• Optimising the value of solar investments by maximising on-site consumption (most people pay more for electricity they import from the grid compared with what they earn for exporting to the grid).
  • Scoping and sizing new investments including energy-efficient appliances and LED lighting, adding solar PV and/or energy storage systems (home batteries), and preparing for electric vehicles.
  • Participate in demand response programs, where households and businesses get paid for reducing their demand on the grid at critical peak demand times, when wholesale power prices can soar dramatically and blackouts can happen’ or in ‘virtual power plants’ where electricity generated and/or stored by homes and businesses can be sold to the grid at strategic times when its value is highest.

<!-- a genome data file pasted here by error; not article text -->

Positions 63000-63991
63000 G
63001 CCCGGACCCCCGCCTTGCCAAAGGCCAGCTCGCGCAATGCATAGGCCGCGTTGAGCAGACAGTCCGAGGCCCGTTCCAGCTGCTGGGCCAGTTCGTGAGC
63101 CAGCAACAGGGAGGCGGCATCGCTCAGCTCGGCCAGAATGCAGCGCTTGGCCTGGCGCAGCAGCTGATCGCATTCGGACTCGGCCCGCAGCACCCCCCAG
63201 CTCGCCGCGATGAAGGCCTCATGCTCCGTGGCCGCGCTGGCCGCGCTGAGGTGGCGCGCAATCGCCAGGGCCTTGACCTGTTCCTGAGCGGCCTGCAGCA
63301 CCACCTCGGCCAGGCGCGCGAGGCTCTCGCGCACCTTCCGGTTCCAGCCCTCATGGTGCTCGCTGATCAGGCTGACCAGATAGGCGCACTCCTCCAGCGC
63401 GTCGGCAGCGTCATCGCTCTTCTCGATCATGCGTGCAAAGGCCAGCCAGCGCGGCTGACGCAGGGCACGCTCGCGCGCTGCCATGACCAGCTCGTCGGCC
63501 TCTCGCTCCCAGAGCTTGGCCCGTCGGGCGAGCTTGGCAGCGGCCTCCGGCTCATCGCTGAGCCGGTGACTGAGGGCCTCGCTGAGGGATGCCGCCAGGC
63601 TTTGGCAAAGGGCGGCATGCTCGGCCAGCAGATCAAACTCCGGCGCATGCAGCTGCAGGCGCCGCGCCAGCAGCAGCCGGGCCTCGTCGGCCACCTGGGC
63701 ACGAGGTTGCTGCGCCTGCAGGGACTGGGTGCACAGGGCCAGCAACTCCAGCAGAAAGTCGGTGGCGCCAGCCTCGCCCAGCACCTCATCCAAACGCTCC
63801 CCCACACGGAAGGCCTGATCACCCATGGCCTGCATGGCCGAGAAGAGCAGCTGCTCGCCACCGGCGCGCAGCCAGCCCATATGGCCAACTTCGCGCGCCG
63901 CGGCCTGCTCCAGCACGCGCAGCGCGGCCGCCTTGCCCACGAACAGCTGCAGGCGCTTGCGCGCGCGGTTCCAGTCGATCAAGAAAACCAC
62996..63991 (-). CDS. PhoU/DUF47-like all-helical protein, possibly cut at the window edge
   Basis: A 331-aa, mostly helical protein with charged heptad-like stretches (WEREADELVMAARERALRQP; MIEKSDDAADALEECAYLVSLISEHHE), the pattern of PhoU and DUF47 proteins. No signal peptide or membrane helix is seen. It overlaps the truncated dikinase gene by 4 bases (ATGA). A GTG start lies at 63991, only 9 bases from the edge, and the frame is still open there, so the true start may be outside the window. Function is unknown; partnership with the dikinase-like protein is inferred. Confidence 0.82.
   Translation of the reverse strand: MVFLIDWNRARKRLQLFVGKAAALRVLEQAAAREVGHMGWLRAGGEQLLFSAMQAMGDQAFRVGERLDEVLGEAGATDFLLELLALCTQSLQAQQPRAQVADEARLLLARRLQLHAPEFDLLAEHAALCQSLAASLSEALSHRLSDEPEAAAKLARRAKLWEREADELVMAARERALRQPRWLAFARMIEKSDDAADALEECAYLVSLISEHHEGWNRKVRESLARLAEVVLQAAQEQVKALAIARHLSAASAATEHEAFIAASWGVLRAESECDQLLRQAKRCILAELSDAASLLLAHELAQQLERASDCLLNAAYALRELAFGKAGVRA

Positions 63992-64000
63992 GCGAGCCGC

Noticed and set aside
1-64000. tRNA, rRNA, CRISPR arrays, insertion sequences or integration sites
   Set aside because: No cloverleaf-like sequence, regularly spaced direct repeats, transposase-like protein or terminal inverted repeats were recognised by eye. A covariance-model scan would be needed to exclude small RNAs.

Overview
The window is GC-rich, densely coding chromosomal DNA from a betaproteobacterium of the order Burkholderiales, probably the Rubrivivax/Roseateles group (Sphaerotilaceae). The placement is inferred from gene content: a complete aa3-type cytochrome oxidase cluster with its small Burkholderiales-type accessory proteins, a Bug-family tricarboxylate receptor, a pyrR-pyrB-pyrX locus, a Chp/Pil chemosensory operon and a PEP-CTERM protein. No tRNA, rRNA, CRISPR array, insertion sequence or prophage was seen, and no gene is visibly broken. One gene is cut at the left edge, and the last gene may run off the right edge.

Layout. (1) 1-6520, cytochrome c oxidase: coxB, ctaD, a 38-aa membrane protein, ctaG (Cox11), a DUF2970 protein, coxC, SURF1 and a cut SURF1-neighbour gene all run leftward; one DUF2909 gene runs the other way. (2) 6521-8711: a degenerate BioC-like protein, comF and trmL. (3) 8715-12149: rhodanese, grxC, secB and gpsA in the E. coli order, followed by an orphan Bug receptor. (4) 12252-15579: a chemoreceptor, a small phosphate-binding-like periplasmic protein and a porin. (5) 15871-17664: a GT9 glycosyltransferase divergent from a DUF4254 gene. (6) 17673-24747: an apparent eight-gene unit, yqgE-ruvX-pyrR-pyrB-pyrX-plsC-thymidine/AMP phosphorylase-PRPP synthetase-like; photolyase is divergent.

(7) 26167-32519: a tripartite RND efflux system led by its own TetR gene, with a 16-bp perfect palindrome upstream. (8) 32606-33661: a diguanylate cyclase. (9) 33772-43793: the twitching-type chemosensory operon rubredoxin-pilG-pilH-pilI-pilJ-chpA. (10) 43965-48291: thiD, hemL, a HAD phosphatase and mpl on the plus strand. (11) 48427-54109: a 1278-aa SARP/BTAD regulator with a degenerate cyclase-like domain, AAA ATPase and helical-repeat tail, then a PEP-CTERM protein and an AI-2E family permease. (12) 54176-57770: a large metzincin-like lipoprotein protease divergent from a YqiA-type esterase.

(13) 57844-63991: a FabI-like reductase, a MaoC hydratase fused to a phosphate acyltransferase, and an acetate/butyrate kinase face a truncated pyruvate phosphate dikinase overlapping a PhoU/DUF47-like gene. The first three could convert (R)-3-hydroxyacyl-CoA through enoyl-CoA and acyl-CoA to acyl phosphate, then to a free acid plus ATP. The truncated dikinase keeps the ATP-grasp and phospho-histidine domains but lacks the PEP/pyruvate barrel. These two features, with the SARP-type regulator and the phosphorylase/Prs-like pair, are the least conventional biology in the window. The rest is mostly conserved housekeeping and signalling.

The combination of on-site real-time data capture and remote control through the cloud with smart hub automation and communications integration will become increasingly important to making ‘new energy’ work for both end consumers and the electricity system as a whole.

*James Clements leads the commercial and industrial business stream for Sydney-based energy tech company Wattwatchers. The internationally-developed smart hub offering B.one is now fully integrated with Wattwatchers’ Australian homegrown smart energy solutions to deliver the combined benefits of real-time, connected, and intelligently-managed monitoring and control of electricity at circuit level for households and small businesses. James recently co-presented at the Australian Smart Communities Association annual conference with B1 Hub Australia CEO Anup Raghavan on the topic: ‘Smart Energy, Smart Homes and Smart Communities – Integrating at the Intersections’.